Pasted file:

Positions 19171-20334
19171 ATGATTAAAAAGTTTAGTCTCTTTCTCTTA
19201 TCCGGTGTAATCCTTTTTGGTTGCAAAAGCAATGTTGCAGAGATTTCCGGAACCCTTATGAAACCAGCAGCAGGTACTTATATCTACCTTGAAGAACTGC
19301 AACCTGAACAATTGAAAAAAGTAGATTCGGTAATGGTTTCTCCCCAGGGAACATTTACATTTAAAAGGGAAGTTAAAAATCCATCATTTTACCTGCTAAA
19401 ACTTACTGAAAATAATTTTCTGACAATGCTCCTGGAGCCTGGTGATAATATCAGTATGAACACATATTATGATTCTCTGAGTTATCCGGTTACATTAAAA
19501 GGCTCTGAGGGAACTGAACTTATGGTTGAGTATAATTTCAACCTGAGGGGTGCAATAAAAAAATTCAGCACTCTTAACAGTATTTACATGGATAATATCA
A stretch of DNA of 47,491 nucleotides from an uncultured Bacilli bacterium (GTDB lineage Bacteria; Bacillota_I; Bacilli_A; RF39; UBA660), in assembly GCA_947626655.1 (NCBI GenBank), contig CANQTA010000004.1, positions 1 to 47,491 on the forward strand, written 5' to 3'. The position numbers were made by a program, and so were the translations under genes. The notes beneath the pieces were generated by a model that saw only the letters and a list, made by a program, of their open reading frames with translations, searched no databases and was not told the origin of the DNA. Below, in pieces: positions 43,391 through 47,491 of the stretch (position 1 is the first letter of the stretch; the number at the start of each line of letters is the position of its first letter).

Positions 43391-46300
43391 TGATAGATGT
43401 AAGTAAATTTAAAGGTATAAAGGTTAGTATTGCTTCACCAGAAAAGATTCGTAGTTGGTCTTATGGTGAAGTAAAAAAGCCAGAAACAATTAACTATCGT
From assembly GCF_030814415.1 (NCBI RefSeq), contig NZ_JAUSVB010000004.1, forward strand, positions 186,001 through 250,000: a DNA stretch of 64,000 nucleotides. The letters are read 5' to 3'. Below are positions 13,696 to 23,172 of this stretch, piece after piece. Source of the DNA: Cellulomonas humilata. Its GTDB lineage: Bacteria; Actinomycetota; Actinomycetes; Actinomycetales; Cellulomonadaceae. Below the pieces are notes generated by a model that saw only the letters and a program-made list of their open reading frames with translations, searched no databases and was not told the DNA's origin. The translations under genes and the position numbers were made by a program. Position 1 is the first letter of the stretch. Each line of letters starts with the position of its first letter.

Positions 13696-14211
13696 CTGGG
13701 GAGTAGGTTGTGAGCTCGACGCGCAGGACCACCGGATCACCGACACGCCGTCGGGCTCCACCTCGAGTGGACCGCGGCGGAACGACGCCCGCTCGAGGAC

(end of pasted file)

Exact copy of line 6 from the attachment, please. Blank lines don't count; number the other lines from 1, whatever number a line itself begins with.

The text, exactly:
19501 GGCTCTGAGGGAACTGAACTTATGGTTGAGTATAATTTCAACCTGAGGGGTGCAATAAAAAAATTCAGCACTCTTAACAGTATTTACATGGATAATATCA